Part 1: Exiting the Body at the Time of Death
The notion of “dying well” may be an illusion. At least, there may be no requirement on the manner of the death we experience, in order for the soul to have the opportunity to evolve toward greater liberation.
Perhaps we get “style points” for a really smooth and lucid departure, but how Consciousness returns to itself does not have any bearing on the fact that it does, in fact, return to itself.
How can I say that with such conviction? Well, it is totally possible to experience how consciousness returns to itself even as we enter a meditation – I, as conscious awareness, encompass/ encircle/ contain my body, my thoughts, my story. When I enter meditation, my body, my thoughts, my story, cease. They return to their Source, that deeper part of who I am. Strengthening our familiarity with this transition is why we are encouraged to “die a little every day in meditation” by the ancient wisdom traditions. Very useful to have laid for ourselves this breadcrumb trail before we die!
In her 1997 book Graceful Exits, author Sushila Blackman presents the death stories of dozens of great beings – people known to be more identified with Consciousness itself, than with the stories attached to the body. These great beings have realized what for many of us is only a conceptual awareness – that the death of the body is like walking from one room to another. This is not conceptual to the great beings. It is visceral, to the point that no fear is present as death approaches.
Rather than outer conditions needing to be a certain way for a “good death,” Blackman presents the crux of dying well to be about an inner state:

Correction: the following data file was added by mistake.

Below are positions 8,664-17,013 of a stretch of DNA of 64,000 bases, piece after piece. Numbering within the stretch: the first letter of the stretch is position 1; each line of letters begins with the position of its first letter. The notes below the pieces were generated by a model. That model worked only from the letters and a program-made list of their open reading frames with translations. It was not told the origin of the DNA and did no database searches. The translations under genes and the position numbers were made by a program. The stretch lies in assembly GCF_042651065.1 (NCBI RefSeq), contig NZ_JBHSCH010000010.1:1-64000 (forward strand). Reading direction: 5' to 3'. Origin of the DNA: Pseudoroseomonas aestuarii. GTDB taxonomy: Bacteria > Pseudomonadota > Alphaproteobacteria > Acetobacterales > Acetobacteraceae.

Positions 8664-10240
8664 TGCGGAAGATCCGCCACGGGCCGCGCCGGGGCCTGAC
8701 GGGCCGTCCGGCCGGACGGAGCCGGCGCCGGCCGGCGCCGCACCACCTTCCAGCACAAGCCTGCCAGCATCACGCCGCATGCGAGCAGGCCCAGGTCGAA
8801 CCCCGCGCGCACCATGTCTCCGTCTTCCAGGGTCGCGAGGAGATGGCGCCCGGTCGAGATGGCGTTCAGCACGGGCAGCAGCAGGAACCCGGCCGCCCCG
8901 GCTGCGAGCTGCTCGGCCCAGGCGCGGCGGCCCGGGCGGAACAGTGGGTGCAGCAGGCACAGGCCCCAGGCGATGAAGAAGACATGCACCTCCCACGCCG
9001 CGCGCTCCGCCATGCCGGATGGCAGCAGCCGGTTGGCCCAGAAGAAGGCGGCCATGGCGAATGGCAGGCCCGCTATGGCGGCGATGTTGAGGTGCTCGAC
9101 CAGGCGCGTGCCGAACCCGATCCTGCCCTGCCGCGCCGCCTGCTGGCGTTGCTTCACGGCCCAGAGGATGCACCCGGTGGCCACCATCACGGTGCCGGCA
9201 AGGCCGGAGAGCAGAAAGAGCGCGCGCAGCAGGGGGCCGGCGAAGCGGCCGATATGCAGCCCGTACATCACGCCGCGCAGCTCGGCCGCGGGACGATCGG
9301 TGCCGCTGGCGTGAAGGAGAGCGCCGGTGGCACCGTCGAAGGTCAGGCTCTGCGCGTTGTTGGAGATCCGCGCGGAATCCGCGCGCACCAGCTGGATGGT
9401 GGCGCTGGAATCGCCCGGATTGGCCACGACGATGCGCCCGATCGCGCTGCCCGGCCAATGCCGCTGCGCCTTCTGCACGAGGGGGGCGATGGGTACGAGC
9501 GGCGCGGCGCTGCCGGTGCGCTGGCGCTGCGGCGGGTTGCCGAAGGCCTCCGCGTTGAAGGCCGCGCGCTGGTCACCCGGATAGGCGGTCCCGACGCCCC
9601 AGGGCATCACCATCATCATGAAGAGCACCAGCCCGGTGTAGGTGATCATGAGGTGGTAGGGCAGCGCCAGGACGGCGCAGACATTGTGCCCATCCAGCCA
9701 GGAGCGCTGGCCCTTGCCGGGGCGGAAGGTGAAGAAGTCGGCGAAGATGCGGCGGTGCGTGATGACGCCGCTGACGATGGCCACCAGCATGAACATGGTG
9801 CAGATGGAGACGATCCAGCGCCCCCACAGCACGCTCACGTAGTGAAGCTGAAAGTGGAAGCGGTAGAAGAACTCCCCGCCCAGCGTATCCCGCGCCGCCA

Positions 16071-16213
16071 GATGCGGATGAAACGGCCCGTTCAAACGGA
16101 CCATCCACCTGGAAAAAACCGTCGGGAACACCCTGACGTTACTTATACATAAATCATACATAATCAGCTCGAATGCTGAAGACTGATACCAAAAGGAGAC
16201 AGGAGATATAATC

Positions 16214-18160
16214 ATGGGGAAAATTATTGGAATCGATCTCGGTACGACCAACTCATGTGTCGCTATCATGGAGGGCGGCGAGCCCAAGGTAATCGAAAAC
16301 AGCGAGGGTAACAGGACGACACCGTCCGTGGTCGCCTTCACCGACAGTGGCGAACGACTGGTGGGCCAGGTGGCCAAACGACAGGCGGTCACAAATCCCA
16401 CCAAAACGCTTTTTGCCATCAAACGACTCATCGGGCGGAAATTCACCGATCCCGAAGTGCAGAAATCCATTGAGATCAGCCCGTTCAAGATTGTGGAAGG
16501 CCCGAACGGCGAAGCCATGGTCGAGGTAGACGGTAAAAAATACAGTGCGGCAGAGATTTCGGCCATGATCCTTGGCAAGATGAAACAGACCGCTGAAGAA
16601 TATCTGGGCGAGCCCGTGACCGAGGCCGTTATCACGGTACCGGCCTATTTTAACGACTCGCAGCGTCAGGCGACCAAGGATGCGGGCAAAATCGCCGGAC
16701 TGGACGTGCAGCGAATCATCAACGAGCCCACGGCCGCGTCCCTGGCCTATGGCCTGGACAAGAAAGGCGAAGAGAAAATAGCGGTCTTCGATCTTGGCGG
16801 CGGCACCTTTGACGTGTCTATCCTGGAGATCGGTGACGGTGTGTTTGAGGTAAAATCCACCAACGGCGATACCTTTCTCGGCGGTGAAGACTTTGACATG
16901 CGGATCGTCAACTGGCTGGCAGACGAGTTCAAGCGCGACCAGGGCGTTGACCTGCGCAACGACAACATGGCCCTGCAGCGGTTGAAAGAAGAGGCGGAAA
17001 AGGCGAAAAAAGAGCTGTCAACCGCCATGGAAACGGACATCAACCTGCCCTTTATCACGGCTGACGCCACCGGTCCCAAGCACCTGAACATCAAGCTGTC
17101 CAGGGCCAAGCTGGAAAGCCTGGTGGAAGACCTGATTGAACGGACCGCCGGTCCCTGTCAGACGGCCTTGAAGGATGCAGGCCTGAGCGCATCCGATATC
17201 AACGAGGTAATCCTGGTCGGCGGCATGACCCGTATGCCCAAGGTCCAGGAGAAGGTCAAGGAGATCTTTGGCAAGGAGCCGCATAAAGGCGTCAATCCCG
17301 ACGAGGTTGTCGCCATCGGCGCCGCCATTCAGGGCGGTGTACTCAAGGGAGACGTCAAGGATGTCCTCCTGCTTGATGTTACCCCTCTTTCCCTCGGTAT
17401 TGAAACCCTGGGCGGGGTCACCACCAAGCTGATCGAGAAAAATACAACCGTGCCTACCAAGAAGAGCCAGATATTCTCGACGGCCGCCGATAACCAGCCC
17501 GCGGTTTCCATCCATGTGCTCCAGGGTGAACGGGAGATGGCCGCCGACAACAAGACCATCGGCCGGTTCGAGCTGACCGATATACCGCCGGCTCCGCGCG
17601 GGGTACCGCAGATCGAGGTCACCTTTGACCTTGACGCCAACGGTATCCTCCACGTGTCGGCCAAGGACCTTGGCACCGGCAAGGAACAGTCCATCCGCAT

One question seekers frequently ask is why do self-realized beings, who have transcended the body, have physical pain and suffering at all? When Ramakrishna, one of India’s greatest saints, was dying of throat cancer, someone asked him how he would explain this. He answered that where there is form, there is pain, there is suffering. With such self-realized masters, however, we see that while the external self may experience the ravaging effects of a disease, the inner self – the self they are most deeply connected to – is totally at peace.
Perhaps one form of surrender we can practice as we die is to relinquish our perfectionistic tendencies – our obsessive compulsive needs for little things to be just so. Our ability to relinquish control of these things as we near death may garner for ourselves a few more of those afore-mentioned style points.
In the weeks following my mother’s passing, it was apparent to me that she had not gone anywhere. She was present, everywhere I went. She no longer inhabited a body, and all her stories existed only in the minds of the loved ones she left behind. (And possibly also remained encoded in the DNA of her descendants?) But the essence of who she was and is, that Love she had been to me my whole life, had not been altered.
So does the soul exist? That thing that seems to go through an evolution while here on earth? Does it continue to evolve after death?
It does seem that while some things stay the same, other things miraculously do change/ do evolve. This is where it gets interesting, and this will be the topic of the next micro-essay, so stay tuned…